IslandGuy is offline   Reply With Quote
Old 02-01-2014, 03:41 PM   #11
DIYer
 
Join Date: Nov 2012
Location: Montreal, Canada
Posts: 80
Default

Improving air flow question (PIC)


Quote:
Originally Posted by ChantryOntario View Post
Check to make sure that the cold room has an adequate return to the furnace, or it will be tough to get any heat to it no matter what else you do. If it doesn't have it's own return, to properly heat it you will need to make sure the door is always slightly open, or it has quite a large crack under the door.

Simple test for this: Get a helper to slooowly crack open the door to that room while you are inside it with your hand on the hot air register. If the hot air coming in picks up speed when the door opens then the room doesn't have proper return. In that case leaving the door open an inch all the time if possible will make a huge difference.
The return does seem a bit weird in this room now that you mention it, the opening isn't that large. To be honest I am not even sure if it actually connects to the air return cavities in the wall. With the grille removed, I can see the drywall from my kitchen ceiling. I will try to see where it leads to.

Quote:
Originally Posted by IslandGuy View Post
Can you close off or restrict some of the other vents in the house to force more of the air to the colder room? This may just be an issue of balancing. Also, one of those branches in your picture shows it's loose from the trunk near the top, I can see dust buildup on the outside of the trunk. Those lose connections need to be sealed up.
I would actually like to redo the ducts from the main trunk line, especially that 4 inch one. I am planning on adding a 6 inch duct from the main trunk line and then installing a reducer going from 6 inch to 4 inch so that I can connect to the current line going up to the colder room.

Not sure if that's a good idea or not, I haven't really done any HVAC work before.
VitoB is offline   Reply With Quote
Old 02-01-2014, 04:18 PM   #12
Member
 
Join Date: Dec 2011
Location: zentral Iowa
Posts: 1,179
Default

Improving air flow question (PIC)


two-stories are notorious for poor air flow.

You want to have 8" supply lines and plenty of return.

What most people do is just get used to the cold. Why do you want it to be warm in the bedroom anyway?

Be thankful that you aren't in an area where you need to get cold air up there in the summer.
cleveman is offline   Reply With Quote
Old 02-01-2014, 04:26 PM   #13
DIYer
 
Join Date: Nov 2012
Location: Montreal, Canada
Posts: 80
Default

Improving air flow question (PIC)


Quote:
Originally Posted by cleveman View Post
two-stories are notorious for poor air flow.

You want to have 8" supply lines and plenty of return.

What most people do is just get used to the cold. Why do you want it to be warm in the bedroom anyway?

Be thankful that you aren't in an area where you need to get cold air up there in the summer.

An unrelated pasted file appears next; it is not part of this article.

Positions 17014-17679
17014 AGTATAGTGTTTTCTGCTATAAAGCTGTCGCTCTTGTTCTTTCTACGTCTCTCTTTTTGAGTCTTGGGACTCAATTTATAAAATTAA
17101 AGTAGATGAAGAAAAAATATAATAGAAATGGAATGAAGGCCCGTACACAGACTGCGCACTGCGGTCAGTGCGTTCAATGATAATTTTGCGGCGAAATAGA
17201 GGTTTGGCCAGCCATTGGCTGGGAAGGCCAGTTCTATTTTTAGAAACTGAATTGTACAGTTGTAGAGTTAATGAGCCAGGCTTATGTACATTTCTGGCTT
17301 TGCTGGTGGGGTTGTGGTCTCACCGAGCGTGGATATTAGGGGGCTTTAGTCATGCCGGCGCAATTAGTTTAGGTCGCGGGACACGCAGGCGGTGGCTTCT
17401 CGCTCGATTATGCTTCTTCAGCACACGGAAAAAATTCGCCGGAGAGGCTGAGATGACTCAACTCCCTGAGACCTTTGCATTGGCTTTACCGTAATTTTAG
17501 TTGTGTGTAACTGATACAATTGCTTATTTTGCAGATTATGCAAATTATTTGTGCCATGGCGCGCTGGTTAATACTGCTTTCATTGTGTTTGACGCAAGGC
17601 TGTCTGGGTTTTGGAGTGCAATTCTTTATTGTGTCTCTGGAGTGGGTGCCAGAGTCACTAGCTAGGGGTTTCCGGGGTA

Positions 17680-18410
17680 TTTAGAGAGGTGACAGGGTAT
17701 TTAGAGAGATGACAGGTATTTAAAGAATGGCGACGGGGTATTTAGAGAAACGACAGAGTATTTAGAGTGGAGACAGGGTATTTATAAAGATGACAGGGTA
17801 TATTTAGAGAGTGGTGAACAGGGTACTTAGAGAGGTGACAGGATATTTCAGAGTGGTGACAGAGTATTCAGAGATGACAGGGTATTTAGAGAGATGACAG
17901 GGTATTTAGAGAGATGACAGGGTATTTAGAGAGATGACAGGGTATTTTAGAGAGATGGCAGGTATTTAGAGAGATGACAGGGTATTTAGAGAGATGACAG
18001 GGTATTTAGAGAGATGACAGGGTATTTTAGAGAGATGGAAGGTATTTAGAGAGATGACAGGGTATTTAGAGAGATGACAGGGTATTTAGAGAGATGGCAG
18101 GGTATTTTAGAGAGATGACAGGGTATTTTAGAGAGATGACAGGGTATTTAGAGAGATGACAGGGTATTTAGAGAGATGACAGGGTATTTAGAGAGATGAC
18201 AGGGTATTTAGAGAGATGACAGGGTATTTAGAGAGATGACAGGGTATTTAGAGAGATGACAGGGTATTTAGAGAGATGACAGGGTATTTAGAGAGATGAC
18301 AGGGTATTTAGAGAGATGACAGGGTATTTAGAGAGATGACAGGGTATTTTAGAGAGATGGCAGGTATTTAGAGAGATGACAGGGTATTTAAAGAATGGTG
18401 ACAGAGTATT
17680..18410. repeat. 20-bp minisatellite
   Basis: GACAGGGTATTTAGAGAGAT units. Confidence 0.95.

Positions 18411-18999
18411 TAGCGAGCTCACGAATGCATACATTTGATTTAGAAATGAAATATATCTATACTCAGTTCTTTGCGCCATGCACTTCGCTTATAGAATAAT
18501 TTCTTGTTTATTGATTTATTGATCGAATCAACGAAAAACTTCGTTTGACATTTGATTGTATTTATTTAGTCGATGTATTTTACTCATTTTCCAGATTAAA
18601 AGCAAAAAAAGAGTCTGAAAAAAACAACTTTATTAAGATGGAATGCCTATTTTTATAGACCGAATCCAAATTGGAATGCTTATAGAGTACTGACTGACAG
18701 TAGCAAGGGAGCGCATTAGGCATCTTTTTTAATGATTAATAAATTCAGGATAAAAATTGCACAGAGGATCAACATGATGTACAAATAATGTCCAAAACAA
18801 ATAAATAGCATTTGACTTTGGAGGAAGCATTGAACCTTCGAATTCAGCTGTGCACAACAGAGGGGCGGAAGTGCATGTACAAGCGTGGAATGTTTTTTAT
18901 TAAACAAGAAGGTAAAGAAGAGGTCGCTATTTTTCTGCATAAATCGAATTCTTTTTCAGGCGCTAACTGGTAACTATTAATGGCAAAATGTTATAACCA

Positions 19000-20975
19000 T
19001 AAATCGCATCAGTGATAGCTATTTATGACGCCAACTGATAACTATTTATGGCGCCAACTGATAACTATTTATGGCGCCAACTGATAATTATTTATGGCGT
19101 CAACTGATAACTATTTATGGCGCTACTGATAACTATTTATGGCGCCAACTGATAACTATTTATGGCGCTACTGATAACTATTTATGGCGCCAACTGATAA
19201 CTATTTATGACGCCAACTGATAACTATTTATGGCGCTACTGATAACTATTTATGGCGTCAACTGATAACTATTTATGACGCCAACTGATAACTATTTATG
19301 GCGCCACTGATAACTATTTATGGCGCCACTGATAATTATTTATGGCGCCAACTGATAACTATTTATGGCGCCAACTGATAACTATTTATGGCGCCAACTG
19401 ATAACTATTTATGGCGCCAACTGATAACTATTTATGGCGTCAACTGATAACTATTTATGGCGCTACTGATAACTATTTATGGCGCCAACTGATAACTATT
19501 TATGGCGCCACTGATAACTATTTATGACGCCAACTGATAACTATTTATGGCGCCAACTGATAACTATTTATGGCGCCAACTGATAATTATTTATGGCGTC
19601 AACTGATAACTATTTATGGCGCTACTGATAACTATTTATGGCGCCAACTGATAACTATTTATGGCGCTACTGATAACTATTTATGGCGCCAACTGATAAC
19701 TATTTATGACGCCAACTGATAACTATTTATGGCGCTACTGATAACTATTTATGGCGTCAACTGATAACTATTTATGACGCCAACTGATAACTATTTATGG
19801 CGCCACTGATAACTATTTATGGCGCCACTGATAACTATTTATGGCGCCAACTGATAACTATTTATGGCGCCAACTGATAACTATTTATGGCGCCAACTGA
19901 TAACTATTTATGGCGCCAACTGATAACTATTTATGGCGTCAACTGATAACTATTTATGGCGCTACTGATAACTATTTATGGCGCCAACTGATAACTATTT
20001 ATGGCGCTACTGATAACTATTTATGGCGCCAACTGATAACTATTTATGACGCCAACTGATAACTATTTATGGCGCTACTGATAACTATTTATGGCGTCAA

I live in Canada, we're talking extreme cold here, it can go down to -35 degrees celcius in the winter.

I understand the bedroom doesn't need to be crazy hot, but right now I find the room is almost unusable. We plan on starting a family soon, I don't see myself making this a baby room with how cold it is in there.
VitoB is offline   Reply With Quote
Old 02-01-2014, 04:36 PM   #14
DIYer
 
Join Date: Nov 2012
Location: Montreal, Canada
Posts: 80
Default

Improving air flow question (PIC)


By the way is there any point in wrapping the rigid ducts with insulation in the basement? Or would it be pointless since they are on the warm side?
VitoB is offline   Reply With Quote
Old 02-02-2014, 11:38 AM   #15
Member
 
Join Date: Dec 2011
Location: zentral Iowa
Posts: 1,179
Default

Improving air flow question (PIC)


I have my thermostat set at 68 F and it is normally 64 in the upstairs, so I feel you pain. I don't mind it too much in the winter, but in the summer I could use it cooler.

If you run a humidifier and get your humidity around 45% when the outside temperature permits, this will make it feel warmer.

It isn't unhealthy to sleep in cooler temperatures and there are a lot of nice and warm jump suits for babies.

I can only repeat that you should run 8" runs to the upstairs. If you replace the existing 6" with 8" at this point, you'll be trying to force it through rectangular duct in the walls at some point, but it may help.

As someone else already suggested, you can damper down your other lines and see it that helps. You can also partially close registers if you don't have dampers.

Another thing is to run your furnace fan continuously.

Again, it is a common problem. I'm told that the only good way to deal with it is to put a furnace on both floors. And again, just wait until you try to push cool air up there in the summer, should you ever have the need for a/c.

cleveman is offline   Reply With Quote
Reply


Thread Tools Search this Thread
Search this Thread:

Advanced Search
Display Modes

Posting Rules
You may not post new threads
You may not post replies
You may not post attachments
You may not edit your posts

BB code is On
Smilies are On
[IMG] code is On
HTML code is Off
Trackbacks are Off
Pingbacks are Off
Refbacks are Off


Similar Threads
Thread Thread Starter Forum Replies Last Post
Hot Water Flow kcirtap23 Plumbing 1 02-10-2012 04:11 PM
Generator connection Question - Final Plan Apollo67 Electrical 24 01-30-2012 07:44 PM
Low flow beer_geek Plumbing 9 10-24-2008 06:32 AM
Basement Renovation Question KUIPORNG Remodeling 234 08-26-2008 08:19 AM
hrv question indep HVAC 3 07-17-2008 10:39 PM




Top of Page | View New Posts

Copyright © 2003-2014 Escalate Media. All Rights Reserved.